Giuseppe Cacace/AFP/Getty Images

Résoudre la crise bancaire européenne en Italie

LONDRES – Le secteur bancaire européen est gravement compromis et très fragmenté. Bien que ses problèmes soient plus graves pour certains pays et certaines institutions financières, le secteur fonctionne à un niveau de rentabilité qui est en moyenne inférieur à son coût du capital et maintient un stock de prêts non productifs et d'actifs difficiles à évaluer assez important pour saper sa capitalisation pour les années à venir.

L'Italie est un cas d'espèce. Non seulement son secteur bancaire dysfonctionnel sape la reprise économique et refrène les investissements, mais en outre les problèmes du secteur sont en première ligne d'un problème qui affecte l'ensemble de la zone euro.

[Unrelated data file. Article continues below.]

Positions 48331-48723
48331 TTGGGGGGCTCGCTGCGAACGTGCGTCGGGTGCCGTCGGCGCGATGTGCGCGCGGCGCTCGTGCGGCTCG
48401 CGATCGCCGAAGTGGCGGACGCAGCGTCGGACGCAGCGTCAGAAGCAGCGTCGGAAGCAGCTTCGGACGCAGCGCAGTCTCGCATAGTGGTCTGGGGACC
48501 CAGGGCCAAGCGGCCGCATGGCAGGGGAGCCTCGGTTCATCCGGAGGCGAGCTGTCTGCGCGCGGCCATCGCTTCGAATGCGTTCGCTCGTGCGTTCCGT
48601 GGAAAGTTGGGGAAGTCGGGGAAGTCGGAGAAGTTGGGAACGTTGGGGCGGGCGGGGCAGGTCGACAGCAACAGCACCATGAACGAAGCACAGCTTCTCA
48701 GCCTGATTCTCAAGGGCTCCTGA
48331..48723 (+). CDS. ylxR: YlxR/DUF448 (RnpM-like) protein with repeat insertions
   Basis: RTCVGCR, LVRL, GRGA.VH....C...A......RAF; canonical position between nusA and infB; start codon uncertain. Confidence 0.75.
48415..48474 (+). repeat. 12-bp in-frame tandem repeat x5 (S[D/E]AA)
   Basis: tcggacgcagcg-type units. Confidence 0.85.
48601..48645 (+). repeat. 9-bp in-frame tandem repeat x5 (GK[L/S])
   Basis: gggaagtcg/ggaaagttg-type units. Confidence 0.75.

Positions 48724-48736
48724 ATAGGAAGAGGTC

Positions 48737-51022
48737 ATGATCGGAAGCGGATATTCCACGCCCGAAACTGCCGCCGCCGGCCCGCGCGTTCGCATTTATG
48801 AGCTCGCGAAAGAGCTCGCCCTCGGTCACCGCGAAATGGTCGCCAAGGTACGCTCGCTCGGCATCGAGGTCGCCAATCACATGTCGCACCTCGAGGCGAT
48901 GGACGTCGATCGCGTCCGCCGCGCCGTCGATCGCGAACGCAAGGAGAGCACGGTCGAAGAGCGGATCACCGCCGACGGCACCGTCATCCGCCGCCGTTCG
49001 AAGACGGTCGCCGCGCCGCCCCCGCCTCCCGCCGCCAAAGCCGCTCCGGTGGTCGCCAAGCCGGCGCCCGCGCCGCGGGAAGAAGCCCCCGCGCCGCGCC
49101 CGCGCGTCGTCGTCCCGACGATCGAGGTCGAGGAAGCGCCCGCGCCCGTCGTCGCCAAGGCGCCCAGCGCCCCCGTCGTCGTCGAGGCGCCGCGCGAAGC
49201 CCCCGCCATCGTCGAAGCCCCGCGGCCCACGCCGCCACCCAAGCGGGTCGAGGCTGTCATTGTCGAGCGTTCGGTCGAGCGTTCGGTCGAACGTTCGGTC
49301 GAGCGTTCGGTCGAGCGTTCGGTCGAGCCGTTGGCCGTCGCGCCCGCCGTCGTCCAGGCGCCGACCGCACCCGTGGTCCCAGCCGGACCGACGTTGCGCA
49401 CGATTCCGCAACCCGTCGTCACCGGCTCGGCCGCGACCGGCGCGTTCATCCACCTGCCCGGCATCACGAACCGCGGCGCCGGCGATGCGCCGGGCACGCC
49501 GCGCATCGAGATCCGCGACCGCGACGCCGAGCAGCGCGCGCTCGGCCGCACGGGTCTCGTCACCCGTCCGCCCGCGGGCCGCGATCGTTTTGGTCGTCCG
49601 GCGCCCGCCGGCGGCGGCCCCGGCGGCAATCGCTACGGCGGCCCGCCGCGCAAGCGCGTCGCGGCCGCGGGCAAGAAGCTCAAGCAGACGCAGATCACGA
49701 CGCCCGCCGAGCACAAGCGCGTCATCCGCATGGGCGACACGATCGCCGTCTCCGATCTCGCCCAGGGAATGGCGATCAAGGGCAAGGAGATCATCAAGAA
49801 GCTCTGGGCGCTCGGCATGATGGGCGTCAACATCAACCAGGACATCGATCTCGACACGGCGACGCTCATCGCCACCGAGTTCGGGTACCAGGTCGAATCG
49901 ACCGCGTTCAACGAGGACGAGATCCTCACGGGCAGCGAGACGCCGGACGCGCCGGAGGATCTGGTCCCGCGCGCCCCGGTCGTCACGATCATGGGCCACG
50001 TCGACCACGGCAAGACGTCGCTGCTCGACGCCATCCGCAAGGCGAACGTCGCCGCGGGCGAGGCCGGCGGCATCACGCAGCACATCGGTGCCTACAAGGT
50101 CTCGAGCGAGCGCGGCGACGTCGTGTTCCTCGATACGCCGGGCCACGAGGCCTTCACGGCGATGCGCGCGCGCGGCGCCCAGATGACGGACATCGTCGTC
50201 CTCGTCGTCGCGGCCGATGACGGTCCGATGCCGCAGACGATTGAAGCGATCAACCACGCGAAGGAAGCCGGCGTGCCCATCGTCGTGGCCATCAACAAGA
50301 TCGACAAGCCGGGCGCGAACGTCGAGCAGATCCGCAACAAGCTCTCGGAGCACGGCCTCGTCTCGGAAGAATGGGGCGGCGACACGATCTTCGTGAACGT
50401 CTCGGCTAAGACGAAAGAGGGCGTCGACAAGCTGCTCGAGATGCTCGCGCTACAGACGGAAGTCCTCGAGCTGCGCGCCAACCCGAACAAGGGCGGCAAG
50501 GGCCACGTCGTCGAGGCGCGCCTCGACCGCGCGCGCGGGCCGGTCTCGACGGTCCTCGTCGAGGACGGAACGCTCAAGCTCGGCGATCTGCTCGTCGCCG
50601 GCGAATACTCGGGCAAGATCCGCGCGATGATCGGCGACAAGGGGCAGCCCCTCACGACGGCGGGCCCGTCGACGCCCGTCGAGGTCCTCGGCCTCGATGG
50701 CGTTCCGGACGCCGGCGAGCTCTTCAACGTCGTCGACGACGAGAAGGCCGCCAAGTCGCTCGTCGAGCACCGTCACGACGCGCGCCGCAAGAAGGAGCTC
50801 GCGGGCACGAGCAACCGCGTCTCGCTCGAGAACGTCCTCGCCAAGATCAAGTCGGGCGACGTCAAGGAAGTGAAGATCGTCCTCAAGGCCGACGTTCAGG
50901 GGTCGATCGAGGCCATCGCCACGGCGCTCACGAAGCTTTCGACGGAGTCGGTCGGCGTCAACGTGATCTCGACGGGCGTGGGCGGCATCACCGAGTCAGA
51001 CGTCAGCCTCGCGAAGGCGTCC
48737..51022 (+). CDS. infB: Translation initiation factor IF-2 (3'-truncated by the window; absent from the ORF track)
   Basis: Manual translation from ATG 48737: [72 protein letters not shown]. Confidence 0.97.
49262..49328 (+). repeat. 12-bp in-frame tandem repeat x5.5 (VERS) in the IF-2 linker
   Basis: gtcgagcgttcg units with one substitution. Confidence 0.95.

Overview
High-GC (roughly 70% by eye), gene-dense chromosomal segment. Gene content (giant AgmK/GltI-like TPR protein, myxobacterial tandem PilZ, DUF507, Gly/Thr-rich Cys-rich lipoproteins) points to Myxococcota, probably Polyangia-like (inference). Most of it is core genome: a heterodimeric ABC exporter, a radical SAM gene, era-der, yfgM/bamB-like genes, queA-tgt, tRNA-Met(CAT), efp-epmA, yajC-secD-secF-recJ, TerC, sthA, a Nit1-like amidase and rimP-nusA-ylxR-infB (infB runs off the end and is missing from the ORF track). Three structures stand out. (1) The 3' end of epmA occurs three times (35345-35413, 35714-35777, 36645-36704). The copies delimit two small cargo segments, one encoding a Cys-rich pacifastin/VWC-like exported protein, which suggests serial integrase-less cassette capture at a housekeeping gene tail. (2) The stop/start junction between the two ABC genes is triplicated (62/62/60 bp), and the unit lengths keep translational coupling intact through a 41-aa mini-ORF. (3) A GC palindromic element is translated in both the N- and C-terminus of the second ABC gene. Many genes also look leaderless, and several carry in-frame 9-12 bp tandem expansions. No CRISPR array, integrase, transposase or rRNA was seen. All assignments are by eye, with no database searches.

Au printemps 2012, il était manifeste que le système bancaire européen était un point faible critique dans l'architecture de l'euro. Une supervision bancaire commune, un cadre de résolution centralisé et un système mutualisé de garantie des dépôts étaient considérés comme des piliers nécessaires de la zone euro. On pensait que ces mesures contribueraient à court terme à accélérer le dépannage bancaire et qu'elles mettraient un terme à la fragmentation financière, qu'elles établiraient un terrain de jeu équitable, qu'elles réduiraient le risque de futures crises bancaires et que finalement, elles permettraient de contenir et de partager les coûts des faillites bancaires.

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